Simon Jarrett: Exclusion for eternity – editor’s comment

When exclusion starts, it doesn’t stop – even after you die. In this issue, Nigel Ingham’s powerful article (page 16) about the Calderstones Cemetery scandal captures a malaise that runs far deeper than a row over a burial site.

The remains of 1,200 women, men and children who once lived in Calderstones, a former long-stay asylum in Lancashire, lie beneath a neglected, vandalised and untended site. No memorial shows who lies there; no respect or care is paid to their memory.

Now, in a final insult, developers wish to build a car park over their resting place. They were neglected in life – banished to the harsh, unchanging, grinding daily life of the asylum, from which they never returned to the society into which they had been born. And now they are neglected in death – for a second time hidden from sight, excluded, ignored and forgotten.

However, just as alliances of people with learning disabilities, families and their supporters fought to end the cruelties of the long-stay hospital system, so a new alliance has formed to end this act of disrespect to the dead.

Ingham writes about the campaign in which he is involved, driven by former residents, staff, families, local residents and people with learning disabilities more generally to prevent this vandalism and ensure a proper memorial to those who lived and died in Calderstones.

At Community Living, we fully support the campaign and urge our readers to do the same. A society that excludes the memory of people in death in the same way as it excluded them in life is a society built on a lie.

Having a good life – without professionals

Once you are seen as a person who does not belong, your grip on any sort of foothold in society quickly vanishes.

For many, it is difficult to imagine just how terrifying a prospect this is. You live in a society but you are not seen as part of it. People have rights – but you lack them because it is believed you cannot understand them. People are free within the law to do as they wish – but not you, because you don’t know what you wish. Others have jobs, their own homes, family life, social networks – whereas you live in a sort of clinical, bureaucratic netherworld where you always aspire to achieving these goals, and a small army of paid professionals are there to support you towards reaching them, but you never quite get there.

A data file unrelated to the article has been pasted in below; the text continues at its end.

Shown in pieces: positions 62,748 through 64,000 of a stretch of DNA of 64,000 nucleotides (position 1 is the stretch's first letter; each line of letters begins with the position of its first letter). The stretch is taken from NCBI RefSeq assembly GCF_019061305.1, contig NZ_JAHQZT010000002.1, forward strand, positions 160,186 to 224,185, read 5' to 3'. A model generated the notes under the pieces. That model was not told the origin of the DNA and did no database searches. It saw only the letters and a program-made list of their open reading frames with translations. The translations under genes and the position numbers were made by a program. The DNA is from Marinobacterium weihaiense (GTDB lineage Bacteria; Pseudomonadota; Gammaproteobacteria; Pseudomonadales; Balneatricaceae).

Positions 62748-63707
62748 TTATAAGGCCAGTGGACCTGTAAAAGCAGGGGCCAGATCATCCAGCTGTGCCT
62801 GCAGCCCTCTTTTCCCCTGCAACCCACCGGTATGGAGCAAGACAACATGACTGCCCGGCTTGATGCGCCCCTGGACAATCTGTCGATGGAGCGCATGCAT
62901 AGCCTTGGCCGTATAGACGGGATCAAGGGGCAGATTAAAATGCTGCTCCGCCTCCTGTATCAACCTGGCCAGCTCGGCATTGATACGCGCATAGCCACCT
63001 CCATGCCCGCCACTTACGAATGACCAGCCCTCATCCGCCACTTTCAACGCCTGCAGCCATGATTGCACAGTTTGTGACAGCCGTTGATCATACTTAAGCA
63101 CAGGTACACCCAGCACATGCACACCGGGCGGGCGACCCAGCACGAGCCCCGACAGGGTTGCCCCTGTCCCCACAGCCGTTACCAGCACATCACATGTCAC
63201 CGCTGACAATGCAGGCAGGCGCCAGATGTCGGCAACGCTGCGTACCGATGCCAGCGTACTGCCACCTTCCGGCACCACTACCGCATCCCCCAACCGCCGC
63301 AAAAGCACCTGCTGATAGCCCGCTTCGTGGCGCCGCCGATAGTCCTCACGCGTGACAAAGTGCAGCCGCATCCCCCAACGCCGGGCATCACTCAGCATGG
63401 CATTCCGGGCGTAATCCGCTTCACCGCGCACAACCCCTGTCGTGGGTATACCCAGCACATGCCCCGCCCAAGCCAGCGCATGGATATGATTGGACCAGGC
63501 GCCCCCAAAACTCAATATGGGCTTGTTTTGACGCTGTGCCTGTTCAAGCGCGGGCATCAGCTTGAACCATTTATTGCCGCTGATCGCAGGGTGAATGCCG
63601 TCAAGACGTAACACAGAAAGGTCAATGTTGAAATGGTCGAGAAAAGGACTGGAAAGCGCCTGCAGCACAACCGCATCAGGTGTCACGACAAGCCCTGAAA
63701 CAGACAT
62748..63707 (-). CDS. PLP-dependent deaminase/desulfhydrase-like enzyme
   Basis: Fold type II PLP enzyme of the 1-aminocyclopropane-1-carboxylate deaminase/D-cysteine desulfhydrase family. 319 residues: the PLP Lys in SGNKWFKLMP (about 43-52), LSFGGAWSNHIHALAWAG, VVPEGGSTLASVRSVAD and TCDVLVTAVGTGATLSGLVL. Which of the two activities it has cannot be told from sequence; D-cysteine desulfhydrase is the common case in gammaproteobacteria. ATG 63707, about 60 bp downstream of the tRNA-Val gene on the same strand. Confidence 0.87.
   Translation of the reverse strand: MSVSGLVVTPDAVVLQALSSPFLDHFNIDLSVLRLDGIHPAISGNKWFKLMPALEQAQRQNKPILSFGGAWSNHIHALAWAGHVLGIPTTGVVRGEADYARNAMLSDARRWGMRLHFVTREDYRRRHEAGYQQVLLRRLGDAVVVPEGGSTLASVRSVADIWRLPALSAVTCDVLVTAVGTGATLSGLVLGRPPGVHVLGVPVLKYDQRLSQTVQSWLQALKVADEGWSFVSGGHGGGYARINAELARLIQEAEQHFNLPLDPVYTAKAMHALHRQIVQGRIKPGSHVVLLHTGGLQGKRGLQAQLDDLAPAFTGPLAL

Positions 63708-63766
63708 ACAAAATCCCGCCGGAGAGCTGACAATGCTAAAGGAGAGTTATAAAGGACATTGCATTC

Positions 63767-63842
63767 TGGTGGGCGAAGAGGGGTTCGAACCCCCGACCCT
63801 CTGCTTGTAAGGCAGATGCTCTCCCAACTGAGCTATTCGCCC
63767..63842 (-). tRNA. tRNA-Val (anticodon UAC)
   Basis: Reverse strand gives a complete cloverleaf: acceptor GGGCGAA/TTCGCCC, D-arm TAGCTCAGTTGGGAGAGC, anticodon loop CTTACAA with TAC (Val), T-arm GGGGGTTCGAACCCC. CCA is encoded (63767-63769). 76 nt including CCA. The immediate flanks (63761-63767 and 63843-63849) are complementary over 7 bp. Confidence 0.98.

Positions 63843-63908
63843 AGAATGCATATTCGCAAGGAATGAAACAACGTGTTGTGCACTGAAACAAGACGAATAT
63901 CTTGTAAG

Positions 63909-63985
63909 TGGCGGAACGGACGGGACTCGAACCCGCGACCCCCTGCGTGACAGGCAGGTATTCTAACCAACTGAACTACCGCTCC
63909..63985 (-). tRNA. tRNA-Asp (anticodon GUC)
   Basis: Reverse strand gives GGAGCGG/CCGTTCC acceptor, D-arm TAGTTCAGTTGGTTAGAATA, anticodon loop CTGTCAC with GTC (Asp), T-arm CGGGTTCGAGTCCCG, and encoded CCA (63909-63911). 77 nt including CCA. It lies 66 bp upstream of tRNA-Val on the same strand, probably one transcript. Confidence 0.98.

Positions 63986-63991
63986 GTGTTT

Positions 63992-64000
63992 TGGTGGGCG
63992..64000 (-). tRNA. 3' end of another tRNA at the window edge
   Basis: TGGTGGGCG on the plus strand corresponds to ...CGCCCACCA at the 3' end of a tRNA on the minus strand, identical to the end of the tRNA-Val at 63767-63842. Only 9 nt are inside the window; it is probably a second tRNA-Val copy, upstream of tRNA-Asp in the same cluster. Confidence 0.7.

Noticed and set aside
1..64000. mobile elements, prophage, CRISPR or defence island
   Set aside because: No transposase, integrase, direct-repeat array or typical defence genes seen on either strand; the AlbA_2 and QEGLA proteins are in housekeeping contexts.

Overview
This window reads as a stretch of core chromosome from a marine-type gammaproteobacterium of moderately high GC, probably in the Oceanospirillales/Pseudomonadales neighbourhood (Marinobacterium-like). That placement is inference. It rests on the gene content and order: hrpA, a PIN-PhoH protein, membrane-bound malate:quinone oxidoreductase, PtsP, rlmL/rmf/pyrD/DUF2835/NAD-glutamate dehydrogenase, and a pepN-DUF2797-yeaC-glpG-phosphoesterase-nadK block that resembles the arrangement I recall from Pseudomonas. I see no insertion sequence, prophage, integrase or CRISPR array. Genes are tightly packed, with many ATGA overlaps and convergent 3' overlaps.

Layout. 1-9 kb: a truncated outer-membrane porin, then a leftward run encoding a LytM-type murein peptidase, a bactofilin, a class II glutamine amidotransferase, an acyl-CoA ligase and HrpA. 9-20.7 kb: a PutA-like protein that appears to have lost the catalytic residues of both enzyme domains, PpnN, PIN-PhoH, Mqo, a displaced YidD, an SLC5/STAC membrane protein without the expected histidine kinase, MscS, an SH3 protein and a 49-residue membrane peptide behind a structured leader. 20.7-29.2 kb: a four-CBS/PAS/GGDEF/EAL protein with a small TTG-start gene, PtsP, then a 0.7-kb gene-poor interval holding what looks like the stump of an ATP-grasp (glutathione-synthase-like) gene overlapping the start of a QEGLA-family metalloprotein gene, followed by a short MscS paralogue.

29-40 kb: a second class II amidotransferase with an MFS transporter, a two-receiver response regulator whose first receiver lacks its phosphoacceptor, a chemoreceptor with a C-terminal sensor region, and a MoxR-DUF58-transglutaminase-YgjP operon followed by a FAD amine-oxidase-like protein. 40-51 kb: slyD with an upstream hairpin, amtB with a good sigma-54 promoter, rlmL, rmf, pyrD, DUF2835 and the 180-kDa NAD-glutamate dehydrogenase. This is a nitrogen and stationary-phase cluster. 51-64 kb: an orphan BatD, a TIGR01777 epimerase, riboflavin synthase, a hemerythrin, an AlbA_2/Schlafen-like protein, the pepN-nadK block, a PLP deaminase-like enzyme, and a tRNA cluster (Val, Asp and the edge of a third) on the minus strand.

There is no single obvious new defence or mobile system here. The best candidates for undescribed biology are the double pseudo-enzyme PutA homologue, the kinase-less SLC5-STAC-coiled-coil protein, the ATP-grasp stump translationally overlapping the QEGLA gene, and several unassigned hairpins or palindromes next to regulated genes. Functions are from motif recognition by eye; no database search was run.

In this issue (page 27), our columnist Jan Walmsley discusses three events she has attended this year where people with learning disabilities seemed to be free, in control and able to be themselves. They were an art installation, an immersive theatre production and a musical performance. What these events had in common was that “there was not a psychiatrist, psychologist, antipsychotic drug or support worker in sight”, she writes.

People are also getting the opportunity to be part of an ordinary family in their community thanks to the work of Shared Lives (page 10). Extraordinary work is also being done by Getta Life (page 19) to enable people to make friends outside the “learning disability world” to which they have been consigned.

In all these cases, a good life is one in which people are not continually risk assessed, clinically evaluated, controlled and “kept safe” by the professional army that seems to own them.

Of course support workers, social workers, psychologists and (sometimes) psychiatrists are needed, and many do heroic work – but their job must be to make people free to be in the world, not to put barriers around them.

Simon Jarrett